I too am down this line through their daughter Pheobe and would love to trade information with anyone that is interested. Here is what I have on Edward:
Edward accumulated a large estate in Pickens and Cherokee Counties as indicated by inventory and appraisement of his estate on February 3, 1860. He owned 2100 acres of land, 18 negro slaves and all needed supplies for a large farming operation. The land he owned has not been traced down to present owners, but based on the location of his grave we believe at least a portion of it must be owned by the marble company near what is now the town of Tate, Georgia. His grave site, located at the Tate Mansion in Tate, Georgia, is surrounded by vacation cottages. He, his wife, Anna, and their daughter Elizabeth have a single stately six foot monument for their graves. The Tate name appears as attorney on adoption papers for Edward Townsend's idiot sons. Source: World Family Tree CD, Volume 1, Pedigree #1215, Broderbund Software, Inc.
According to family oral history, Edward was a big man, expecially in stature, weighing around 350 pounds. He had a special made chair to accommodate his size and this chair has survived through the generations and is owned by a descendant and namesake.
Edward died intestate 29 January 1860 leaving a big estate consisting of land, slaves and personal property valued at over $30,000. Edward's estate papers show he was being treated almost daily by Dr. John Lyons from 24 December 1859 to 25 January 1860. He performed surgery on Edward 31 December 1859. On 5 January 1860, Dr. H. D. Cunningham performed surgery to removed a carbuncle.
It took about 12 years to settle Edward's estate. Most of his children left Pickens County and went to Alabama when the estate was finally settled. Source: Pickens County Heritage Book, page 424.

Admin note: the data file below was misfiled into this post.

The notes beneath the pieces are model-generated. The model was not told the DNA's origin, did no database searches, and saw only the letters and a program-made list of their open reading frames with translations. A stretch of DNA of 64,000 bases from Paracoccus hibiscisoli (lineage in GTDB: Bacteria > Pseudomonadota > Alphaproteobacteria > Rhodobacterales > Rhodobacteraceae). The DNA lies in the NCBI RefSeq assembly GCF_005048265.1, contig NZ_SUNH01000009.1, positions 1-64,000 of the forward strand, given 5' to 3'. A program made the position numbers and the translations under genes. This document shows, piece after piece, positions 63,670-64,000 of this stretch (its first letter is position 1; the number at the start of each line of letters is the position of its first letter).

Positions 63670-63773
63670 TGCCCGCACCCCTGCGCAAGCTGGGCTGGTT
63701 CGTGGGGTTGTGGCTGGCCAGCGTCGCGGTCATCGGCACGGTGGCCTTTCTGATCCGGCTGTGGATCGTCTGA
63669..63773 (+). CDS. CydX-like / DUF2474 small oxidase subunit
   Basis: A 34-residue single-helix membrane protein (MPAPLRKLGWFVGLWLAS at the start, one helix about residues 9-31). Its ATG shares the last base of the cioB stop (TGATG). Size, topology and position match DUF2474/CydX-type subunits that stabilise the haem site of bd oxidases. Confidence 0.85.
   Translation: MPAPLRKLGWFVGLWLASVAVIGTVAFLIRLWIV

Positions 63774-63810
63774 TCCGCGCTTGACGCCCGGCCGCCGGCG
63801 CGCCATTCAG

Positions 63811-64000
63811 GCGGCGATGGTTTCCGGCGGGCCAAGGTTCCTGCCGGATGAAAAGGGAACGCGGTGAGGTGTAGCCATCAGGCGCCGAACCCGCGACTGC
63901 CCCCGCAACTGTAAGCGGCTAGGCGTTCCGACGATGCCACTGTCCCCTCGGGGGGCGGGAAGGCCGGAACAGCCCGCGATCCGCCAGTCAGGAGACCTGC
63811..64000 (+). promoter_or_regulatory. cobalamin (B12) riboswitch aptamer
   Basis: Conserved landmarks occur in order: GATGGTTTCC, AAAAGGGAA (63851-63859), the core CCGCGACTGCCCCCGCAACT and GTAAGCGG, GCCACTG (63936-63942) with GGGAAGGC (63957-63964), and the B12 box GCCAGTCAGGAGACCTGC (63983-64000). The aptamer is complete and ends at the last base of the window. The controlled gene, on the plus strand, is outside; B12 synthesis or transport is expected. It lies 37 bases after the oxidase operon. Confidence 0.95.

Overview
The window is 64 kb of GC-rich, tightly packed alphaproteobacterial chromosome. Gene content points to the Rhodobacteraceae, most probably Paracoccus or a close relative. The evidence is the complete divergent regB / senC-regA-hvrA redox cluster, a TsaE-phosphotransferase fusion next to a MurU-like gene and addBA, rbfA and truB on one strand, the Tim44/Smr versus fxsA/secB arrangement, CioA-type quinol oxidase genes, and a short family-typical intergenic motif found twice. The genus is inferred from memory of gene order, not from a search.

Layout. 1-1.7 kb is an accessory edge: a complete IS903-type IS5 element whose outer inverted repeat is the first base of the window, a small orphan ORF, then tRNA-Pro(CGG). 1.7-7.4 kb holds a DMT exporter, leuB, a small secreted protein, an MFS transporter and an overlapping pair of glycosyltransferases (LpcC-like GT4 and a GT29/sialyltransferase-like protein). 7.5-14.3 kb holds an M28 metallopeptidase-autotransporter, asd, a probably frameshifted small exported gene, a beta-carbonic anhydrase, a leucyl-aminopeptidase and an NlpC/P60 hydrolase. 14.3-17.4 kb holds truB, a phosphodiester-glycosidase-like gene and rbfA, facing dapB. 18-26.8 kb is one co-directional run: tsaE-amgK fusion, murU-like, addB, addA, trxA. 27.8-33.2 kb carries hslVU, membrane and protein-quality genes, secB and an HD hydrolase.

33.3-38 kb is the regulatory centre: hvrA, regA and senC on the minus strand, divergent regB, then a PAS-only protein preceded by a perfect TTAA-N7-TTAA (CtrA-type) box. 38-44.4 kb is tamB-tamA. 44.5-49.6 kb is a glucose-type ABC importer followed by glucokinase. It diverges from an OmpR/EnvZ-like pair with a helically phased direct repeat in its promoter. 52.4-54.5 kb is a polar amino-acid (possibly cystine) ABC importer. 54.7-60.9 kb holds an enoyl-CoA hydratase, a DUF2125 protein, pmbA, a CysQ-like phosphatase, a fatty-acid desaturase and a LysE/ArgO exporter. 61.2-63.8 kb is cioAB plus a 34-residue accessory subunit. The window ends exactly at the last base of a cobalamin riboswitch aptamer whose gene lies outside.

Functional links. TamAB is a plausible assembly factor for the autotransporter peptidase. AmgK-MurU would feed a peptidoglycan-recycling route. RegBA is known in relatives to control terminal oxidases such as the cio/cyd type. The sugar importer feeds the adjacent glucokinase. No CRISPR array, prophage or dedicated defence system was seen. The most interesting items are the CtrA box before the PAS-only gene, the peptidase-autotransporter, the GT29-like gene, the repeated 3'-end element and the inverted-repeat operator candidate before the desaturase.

Here is what I have on Anna:
Anna Taylor was half-Cherokee Indian. Anna Taylor's mother, Ruthy, was abducted from a corn field by Cherokee Indian Chief Richard Taylor and taken to his camp in Red Clay, Tennessee. She had a child by him. While he was away on a hunt, Ruthy and her child Anna stole away. They lived on nuts and berries until they reached her home in Georgia. Ruthy's parents arranged a marriage and a wedding supper for their daughter and the Indian who abducted her, but he did not show up.
Anna and her husband Edward Townsend are buried in a private cemetery behind the Tate Mansion, Tate, Georgia. Source: Letter dated June 29, 1998 from Mary Crow Gravino, 690 E. Main Street, Canton, Georgia. Mary is the grandchild of James Albert Crow, brother to my great-grandfather, McKinney Crow. Mary's aunt, Victoria Crow Jones, told her the story when she was a child. Mary later verified the story in documents connected with the Indian roll(s) application. When I was a child, my mother, Gwendolyn Chapman, also told me the story of an ancestor who was stolen by the Indians, then escaped, coming home with a daughter.
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